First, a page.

This is boiler plate, baseball rules 101. The runner has to yield to a fielder making an attempt to field the ball.

The batter delays for a second to watch the ball. This delay causes contact and the umpire kills the ball and bangs him out.

But, wait there is more. Like the English language itself, the baseball rules have some exceptions.

Here is the comment right underneath 7.09.

Rule 7.09(j) Comment: When a catcher and batter-runner going to first base have contact when the catcher is fielding the ball, there is generally no violation and nothing should be called.
“Obstruction” by a fielder attempting to field a ball should be called only in very flagrant and violent cases because the rules give him the right of way, but of course such “right of way” is not a license to, for example, intentionally trip a runner even though fielding the ball. If the catcher is fielding the ball and the first baseman or pitcher obstructs a runner going to first base “obstruction” shall be called and the base runner awarded first base.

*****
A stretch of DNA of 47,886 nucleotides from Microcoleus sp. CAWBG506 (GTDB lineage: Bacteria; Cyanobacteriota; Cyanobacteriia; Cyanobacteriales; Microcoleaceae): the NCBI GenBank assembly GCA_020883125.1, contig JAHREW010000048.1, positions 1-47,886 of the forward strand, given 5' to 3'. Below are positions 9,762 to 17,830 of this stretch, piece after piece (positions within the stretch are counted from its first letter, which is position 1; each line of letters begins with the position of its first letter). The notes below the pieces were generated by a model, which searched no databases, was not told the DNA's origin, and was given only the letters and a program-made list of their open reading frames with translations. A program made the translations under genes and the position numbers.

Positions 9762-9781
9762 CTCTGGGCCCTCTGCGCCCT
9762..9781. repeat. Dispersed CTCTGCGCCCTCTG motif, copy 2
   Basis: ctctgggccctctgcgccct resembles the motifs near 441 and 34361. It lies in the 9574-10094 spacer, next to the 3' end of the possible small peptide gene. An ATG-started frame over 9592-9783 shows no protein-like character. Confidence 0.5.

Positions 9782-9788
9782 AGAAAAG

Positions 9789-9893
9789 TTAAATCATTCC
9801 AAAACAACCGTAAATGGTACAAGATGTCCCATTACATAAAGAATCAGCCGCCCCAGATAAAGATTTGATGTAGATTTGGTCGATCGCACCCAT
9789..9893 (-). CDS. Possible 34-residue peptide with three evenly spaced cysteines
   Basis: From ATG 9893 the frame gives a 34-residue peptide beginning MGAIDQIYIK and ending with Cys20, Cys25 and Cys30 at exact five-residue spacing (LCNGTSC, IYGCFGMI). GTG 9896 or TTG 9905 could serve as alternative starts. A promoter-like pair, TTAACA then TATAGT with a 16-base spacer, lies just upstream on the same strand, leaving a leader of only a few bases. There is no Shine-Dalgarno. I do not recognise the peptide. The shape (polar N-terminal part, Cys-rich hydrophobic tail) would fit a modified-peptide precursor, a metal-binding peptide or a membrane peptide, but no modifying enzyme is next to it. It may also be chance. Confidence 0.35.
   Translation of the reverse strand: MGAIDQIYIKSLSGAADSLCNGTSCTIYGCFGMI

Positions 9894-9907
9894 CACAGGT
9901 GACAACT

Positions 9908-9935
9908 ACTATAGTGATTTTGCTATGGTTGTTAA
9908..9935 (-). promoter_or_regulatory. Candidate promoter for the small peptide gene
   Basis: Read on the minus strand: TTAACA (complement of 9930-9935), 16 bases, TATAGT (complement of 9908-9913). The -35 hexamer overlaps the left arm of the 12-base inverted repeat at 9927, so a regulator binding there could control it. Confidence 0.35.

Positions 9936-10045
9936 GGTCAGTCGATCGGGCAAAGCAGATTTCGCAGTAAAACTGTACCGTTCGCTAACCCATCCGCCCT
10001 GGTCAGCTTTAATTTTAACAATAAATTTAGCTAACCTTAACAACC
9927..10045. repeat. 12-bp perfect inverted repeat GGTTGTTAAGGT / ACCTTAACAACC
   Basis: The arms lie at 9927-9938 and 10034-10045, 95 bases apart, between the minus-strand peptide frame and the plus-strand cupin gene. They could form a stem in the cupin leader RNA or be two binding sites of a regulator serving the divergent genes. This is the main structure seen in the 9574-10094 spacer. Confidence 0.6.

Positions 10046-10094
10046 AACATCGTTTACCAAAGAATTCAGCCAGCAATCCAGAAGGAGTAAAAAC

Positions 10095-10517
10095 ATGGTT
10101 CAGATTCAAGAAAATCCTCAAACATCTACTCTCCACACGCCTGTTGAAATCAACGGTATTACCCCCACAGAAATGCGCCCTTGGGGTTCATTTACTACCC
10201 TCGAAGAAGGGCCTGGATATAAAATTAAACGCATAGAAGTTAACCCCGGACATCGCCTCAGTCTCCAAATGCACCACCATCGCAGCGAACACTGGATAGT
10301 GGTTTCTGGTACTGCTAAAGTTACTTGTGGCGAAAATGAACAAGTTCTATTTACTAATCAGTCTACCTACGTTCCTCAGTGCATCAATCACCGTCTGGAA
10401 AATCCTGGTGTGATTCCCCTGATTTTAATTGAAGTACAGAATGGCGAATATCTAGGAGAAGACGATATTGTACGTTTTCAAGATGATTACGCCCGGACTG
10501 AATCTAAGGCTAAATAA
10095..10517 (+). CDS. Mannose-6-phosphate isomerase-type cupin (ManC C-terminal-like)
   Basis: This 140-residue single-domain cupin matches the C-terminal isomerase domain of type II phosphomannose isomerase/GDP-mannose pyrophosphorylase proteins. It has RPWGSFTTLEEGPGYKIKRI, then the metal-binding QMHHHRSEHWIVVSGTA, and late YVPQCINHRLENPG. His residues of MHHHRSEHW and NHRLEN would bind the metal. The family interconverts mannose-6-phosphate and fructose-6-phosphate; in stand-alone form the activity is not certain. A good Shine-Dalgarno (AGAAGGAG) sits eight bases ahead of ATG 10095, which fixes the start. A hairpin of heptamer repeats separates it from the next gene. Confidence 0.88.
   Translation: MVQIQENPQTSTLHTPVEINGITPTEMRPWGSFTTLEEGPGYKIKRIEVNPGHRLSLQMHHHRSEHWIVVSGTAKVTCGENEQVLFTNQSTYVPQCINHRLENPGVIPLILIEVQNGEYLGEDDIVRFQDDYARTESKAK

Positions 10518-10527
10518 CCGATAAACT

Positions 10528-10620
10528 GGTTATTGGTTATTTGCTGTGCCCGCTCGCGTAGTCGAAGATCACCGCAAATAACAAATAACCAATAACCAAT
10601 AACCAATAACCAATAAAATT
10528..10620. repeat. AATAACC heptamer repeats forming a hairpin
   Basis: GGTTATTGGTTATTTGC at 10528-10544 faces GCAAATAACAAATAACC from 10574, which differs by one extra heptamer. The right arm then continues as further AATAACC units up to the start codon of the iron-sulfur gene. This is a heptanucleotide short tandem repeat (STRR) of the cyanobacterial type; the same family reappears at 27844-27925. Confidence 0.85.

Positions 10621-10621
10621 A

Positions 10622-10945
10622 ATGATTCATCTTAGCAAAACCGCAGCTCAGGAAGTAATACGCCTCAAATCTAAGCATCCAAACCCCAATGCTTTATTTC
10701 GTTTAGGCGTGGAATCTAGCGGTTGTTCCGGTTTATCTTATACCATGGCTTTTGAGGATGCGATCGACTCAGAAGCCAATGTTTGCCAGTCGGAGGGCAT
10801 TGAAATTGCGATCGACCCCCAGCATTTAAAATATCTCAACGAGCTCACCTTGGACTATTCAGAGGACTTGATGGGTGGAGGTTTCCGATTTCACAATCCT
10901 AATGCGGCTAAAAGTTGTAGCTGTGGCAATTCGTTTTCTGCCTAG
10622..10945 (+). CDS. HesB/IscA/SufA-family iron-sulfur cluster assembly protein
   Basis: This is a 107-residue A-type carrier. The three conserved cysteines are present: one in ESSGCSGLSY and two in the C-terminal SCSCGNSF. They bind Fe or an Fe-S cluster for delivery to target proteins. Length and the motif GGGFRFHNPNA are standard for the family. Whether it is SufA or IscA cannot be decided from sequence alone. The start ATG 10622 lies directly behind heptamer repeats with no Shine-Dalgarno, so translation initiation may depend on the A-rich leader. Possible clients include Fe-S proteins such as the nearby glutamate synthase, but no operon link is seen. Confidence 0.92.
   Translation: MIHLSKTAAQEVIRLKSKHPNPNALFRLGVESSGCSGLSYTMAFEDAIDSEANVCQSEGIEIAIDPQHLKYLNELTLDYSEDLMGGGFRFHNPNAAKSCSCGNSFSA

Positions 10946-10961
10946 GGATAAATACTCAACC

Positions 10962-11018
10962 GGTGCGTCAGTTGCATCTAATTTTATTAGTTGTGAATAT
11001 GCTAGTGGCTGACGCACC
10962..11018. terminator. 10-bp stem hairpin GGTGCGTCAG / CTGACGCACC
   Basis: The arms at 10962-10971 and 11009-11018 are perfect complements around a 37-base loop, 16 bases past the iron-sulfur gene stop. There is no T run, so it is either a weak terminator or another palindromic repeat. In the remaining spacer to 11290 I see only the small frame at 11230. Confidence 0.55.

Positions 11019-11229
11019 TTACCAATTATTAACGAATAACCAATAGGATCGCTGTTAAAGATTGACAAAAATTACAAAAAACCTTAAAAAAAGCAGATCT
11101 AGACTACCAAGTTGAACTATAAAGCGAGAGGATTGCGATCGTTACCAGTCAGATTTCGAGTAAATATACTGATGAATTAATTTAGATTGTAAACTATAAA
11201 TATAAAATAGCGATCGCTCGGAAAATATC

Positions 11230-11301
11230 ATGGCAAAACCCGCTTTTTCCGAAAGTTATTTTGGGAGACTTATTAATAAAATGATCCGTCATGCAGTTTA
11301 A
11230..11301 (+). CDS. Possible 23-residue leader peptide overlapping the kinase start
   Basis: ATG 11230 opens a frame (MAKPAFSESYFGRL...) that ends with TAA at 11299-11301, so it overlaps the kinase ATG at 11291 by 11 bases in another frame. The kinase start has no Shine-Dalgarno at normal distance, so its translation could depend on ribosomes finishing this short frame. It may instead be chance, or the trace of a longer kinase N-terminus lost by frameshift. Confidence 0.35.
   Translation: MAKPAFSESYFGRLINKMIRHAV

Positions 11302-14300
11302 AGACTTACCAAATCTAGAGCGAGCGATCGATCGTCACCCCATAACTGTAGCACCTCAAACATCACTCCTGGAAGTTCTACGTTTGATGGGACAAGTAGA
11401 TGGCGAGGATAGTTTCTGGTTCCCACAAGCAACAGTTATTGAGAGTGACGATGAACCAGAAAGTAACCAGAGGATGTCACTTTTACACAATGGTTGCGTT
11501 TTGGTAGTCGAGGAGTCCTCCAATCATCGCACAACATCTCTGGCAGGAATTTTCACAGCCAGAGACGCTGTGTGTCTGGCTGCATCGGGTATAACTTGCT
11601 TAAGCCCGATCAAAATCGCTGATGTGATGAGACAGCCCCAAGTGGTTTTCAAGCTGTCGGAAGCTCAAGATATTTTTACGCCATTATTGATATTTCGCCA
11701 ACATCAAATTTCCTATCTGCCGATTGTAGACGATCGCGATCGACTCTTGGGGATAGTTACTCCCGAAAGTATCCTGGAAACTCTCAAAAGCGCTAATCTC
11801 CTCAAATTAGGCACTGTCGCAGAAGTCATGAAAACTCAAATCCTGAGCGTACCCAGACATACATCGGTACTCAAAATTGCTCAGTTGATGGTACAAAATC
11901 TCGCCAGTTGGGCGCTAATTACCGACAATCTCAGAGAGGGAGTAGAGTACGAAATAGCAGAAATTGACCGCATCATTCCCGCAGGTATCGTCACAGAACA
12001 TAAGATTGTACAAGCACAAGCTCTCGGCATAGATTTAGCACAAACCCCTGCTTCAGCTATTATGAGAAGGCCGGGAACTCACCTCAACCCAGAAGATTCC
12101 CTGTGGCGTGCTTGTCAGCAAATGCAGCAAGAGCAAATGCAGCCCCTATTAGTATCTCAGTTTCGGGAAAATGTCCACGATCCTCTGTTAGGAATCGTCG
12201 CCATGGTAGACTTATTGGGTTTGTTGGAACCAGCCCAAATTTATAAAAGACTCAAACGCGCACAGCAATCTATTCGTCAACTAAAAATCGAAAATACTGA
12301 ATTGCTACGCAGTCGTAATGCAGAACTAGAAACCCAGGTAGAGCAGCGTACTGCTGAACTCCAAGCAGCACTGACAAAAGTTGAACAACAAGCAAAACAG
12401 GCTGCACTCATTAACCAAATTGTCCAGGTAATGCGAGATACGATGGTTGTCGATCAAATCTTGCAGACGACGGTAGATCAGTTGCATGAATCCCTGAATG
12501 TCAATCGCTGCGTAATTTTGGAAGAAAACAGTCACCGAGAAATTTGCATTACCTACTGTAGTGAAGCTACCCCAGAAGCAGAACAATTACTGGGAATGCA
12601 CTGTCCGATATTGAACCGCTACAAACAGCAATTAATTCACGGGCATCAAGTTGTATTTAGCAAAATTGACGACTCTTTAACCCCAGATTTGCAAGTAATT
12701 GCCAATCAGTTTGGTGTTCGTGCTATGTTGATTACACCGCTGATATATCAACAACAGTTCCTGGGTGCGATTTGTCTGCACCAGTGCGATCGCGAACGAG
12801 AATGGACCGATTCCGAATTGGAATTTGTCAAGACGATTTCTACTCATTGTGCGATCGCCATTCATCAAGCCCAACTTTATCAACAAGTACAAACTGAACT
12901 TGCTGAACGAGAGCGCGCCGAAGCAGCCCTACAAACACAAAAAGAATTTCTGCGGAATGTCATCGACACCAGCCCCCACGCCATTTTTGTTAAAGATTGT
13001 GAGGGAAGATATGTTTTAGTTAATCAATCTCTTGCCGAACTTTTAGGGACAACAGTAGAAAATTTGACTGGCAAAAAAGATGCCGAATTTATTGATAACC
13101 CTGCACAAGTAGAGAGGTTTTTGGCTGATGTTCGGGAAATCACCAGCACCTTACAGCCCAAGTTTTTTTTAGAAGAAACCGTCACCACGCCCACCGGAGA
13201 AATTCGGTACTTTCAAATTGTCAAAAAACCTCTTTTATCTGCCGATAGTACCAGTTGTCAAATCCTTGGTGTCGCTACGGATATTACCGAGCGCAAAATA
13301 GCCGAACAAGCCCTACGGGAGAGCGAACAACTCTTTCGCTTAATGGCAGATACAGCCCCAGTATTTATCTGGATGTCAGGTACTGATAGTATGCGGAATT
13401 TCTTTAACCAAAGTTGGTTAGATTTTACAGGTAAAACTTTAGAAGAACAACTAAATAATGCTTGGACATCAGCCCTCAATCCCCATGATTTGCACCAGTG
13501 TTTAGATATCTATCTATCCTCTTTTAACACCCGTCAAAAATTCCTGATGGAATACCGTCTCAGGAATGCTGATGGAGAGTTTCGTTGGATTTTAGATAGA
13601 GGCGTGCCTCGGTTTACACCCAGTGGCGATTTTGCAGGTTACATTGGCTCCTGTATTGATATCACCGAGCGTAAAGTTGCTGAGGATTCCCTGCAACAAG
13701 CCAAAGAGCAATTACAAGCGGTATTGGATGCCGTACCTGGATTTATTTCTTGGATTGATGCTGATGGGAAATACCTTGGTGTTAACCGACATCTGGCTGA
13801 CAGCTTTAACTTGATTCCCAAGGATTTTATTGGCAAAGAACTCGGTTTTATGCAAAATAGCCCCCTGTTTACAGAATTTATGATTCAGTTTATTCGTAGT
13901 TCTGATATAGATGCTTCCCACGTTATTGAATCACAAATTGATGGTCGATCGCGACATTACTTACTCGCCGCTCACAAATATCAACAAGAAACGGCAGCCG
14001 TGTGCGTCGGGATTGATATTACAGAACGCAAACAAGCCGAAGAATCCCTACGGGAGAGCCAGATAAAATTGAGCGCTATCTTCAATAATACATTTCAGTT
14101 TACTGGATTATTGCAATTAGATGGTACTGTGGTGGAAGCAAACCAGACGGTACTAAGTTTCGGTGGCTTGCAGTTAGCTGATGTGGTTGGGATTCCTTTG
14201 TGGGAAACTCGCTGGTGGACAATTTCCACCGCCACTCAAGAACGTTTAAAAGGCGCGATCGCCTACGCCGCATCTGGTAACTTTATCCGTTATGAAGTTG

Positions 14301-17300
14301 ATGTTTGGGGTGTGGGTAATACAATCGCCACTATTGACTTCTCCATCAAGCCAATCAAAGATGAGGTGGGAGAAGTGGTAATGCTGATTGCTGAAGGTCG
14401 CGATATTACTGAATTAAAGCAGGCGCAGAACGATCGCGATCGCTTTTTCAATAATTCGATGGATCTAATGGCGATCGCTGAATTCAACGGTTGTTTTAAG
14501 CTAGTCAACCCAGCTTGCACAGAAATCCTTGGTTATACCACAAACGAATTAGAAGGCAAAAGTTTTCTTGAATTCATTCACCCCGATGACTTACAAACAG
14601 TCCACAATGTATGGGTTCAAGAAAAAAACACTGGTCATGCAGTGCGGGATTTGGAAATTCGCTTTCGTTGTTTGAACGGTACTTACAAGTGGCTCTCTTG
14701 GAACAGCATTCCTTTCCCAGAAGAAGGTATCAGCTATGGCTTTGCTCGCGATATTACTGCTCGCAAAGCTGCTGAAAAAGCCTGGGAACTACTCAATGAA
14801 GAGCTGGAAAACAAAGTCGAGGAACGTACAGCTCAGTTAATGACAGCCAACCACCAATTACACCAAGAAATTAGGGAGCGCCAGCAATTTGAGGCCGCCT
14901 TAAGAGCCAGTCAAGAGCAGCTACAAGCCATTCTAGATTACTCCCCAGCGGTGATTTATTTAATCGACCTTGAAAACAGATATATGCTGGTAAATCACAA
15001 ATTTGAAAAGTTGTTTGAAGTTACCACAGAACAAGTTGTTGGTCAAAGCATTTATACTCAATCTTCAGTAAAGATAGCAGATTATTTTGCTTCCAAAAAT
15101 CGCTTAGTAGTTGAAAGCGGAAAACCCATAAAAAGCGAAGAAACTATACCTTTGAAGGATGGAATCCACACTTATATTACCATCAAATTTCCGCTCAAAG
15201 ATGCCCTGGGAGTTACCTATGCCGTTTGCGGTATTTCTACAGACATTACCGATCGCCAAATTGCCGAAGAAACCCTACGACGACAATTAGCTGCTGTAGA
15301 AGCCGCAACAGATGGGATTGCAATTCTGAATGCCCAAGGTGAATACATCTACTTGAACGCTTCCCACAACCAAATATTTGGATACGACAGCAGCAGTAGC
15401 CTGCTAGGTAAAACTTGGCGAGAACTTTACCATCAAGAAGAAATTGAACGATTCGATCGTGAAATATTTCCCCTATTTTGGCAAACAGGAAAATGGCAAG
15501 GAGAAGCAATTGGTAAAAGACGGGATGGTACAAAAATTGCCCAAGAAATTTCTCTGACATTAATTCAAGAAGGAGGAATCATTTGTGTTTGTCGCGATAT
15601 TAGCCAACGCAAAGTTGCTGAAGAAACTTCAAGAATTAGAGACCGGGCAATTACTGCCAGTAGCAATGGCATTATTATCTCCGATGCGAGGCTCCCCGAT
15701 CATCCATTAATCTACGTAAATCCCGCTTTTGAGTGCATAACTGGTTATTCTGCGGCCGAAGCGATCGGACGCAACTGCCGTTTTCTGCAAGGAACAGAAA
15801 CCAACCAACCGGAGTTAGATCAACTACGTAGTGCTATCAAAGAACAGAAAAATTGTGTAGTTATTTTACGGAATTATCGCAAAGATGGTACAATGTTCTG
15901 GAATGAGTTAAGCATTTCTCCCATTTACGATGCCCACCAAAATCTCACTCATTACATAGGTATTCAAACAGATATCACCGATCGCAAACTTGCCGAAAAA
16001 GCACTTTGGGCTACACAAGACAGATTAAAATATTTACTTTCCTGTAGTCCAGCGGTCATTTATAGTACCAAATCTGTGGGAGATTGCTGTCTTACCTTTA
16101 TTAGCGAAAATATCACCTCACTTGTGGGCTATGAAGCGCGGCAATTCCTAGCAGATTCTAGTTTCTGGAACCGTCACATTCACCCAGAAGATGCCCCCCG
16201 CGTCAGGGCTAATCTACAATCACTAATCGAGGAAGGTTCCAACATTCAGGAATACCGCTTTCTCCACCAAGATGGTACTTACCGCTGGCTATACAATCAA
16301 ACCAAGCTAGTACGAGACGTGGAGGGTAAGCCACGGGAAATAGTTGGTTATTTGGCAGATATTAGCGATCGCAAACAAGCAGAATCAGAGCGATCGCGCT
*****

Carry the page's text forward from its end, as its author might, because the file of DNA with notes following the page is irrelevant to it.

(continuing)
Why the exception? When the ball is right in front of home plate, there is not time for a batter to react and avoid. Basically, both players, if they are doing their job, are forced to be in the same place at the same time.

Umpires call this a train wreck or tangle/untangle. Interference or obstruction should not be called unless one of the players does something outside the norm. In this situation, the batter-runner just stopped. This caused the call.

Let’s go back to the 1975 World Series for a similar play with a different outcome.